In 2012, Superstorm Sandy hit Long Island, killing over a dozen people and destroying thousands of homes.
On Tuesday, April 16, four civil engineers led a panel discussion at Hofstra to make sure that the next time a storm like this occurs, the Island will be better prepared.
The discussion, which took place in the Lowenfeld Conference and Exhibition Hall on the 10th floor of the Axinn Library, was called “Designing Resilience in the U.S. Infrastructure: Avoiding SuperStorm Sandy 2.0.”
It featured four panelists: Amy MacDonald, the associate principal and head of resilience at Thornton Tomasetti; Alexander Filotti, risk controller at Underpinning and Foundation Skanska Inc.; Douglas Friend, senior technical director at AKRF Inc; and William Barrett, director of civil engineering at Greenman-Pedersen Inc.
They discussed ways to improve the resiliency of Long Island’s infrastructure so that if another storm of Sandy’s magnitude hits, the socioeconomic impacts wouldn’t be as detrimental.
“Resiliency” is a concept in engineering that refers to the capacity of infrastructure to respond to disturbances by resisting damage and recovering quickly.
“[The panel] gives insight into actual issues of resiliency in engineering and informs us that ... this is what we have to pick up on,” said Chris Milesik, a sophomore engineering major who was in the audience. “I was able to learn a lot.”
According to the panelists, one way to improve resiliency is by combining expertise in other fields, such as ecology and environmental science, with engineering when designing buildings.
Experts in those fields can weigh in if an area is prone to flooding and how methods of construction will impact the environment for storm-resistant and environmentally-safe infrastructure.
Resilience needs a “multidisciplinary approach,” according to MacDonald. She used New York City as an example: “You’ve got the Department of Emergency Management, Department of Environmental Protections, Department of Health – if you’re going to look at resilience as a whole, you need all the different pieces of the puzzle to have that conversation.”
“It’s going to take government, engineering institutions, environmentalists – it should be a concentrated effort,” Filotti said.
According to the panelists, another way to lessen the socioeconomic impacts of natural disasters like Sandy is simply by educating people about them.
Filotti, who is also a professor at Hofstra, said he had “no second thought” about coming to speak at the panel because he believes that more people need to be educated about resiliency and storm safety.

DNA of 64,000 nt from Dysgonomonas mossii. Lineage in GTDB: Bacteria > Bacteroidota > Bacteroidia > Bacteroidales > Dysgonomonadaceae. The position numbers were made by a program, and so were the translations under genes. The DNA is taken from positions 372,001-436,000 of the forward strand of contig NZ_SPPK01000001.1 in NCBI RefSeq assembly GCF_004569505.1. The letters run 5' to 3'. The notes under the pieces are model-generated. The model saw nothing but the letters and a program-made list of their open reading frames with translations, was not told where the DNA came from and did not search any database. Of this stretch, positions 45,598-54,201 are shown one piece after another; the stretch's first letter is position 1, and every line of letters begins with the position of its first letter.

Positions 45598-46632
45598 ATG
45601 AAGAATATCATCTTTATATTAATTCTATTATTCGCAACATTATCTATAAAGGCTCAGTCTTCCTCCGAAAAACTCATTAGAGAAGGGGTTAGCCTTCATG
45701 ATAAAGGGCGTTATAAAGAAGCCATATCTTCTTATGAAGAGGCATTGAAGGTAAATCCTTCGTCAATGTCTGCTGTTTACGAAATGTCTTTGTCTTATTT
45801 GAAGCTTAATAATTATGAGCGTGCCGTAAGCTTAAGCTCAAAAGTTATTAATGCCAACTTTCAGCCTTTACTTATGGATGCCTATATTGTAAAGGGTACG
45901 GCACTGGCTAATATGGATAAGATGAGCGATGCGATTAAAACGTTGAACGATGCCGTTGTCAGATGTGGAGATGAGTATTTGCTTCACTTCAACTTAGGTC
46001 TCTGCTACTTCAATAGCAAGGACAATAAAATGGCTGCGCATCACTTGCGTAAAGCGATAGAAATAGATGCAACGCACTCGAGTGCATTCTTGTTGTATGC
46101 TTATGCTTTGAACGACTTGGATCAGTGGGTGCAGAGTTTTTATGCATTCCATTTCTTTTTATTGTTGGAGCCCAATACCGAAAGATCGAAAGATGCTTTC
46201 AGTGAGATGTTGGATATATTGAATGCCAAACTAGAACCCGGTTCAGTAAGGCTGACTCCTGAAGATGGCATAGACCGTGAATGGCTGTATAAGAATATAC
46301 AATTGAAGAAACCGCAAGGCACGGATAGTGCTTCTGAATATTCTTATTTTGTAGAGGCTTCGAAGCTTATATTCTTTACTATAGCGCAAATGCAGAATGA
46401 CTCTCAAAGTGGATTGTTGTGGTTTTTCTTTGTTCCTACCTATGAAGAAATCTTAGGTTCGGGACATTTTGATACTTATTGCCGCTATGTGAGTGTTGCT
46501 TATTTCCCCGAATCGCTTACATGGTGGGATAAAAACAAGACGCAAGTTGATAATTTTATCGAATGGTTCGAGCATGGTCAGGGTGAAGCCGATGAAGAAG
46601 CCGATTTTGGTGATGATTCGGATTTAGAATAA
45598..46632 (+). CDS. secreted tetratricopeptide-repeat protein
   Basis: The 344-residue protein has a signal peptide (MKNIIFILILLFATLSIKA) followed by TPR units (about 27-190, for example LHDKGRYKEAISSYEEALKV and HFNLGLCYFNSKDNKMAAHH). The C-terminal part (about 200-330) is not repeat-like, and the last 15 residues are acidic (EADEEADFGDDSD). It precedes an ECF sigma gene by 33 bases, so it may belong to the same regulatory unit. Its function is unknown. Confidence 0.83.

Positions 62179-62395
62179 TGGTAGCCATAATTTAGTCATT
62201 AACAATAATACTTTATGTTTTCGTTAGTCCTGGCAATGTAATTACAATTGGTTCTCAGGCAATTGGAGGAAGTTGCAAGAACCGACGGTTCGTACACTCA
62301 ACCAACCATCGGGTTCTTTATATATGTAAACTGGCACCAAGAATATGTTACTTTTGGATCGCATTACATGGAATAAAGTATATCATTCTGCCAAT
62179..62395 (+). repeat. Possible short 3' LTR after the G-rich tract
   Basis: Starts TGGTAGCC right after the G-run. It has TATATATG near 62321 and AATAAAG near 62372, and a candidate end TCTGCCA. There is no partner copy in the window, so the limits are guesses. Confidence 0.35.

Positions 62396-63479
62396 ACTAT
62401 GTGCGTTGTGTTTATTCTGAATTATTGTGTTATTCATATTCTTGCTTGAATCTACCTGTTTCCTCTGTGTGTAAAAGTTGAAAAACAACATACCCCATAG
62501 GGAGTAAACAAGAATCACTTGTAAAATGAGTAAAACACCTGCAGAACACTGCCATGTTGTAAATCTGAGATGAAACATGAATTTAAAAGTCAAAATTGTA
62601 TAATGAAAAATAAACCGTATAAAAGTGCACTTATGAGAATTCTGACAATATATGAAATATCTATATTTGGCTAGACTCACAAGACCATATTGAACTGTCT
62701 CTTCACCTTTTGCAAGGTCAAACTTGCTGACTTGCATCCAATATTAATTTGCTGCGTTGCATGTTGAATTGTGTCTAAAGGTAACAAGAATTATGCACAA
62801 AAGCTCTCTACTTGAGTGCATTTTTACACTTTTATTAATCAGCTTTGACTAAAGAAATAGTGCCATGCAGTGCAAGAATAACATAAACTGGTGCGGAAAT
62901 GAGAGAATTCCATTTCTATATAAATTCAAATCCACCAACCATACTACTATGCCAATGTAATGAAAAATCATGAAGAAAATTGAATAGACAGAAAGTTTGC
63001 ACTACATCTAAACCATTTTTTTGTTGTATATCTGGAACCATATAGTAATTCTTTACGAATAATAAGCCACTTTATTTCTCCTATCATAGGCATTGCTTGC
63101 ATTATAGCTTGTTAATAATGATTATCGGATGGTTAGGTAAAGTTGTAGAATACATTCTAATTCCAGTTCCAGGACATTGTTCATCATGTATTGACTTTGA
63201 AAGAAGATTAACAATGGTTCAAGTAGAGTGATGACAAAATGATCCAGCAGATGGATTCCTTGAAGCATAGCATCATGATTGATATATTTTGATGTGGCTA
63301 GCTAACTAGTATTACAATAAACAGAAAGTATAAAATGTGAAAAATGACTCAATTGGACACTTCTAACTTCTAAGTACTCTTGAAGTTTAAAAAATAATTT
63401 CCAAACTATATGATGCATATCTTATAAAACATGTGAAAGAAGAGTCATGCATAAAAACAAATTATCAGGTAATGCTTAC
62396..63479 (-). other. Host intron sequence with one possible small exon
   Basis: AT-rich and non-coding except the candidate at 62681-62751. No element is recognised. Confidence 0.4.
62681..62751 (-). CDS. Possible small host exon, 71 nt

“I think we need more of a coordinated activity in educating people,” Filotti said. “We need to educate people in the language of resilience the ways we are educating people about terrorist attacks and ‘see something, say something.’”
Friend said, “After Sandy, I tried to attend every forum available to learn from the people I considered experts because I hadn’t been involved in resiliency projects [yet] ... Now, after six years of involvement in resiliency, it’s sort of the pay-it-forward approach for me – the opportunity to actually educate and influence some students and some of my peers and teachers seemed like the reasonable thing to do.”
The panelists discussed that although engineering can make buildings more resilient to harsh weather conditions, it does not make them invincible.
“Resiliency is not the idea that these events are not going to happen or that you will be fully protected from any damages,” Friend said. “It’s the ability to recover after the event happens.”
Though the audience was packed with students from the Fred DeMatteis School of Engineering and Applied Science and community members, the panelists worried they would forget what they had learned once they’d left the building.
“I think you forget quickly – it’s been six and a half years since [Sandy] and if you aren’t ... in the [engineering] business and seeing the effects of it every day, you’ve moved on,” Barrett said.
“But there’s a lot of people that haven’t [forgotten] and there’s a lot of work that still needs to be done to address these issues. I think events like these are good just to keep it in the forefront of people’s minds.”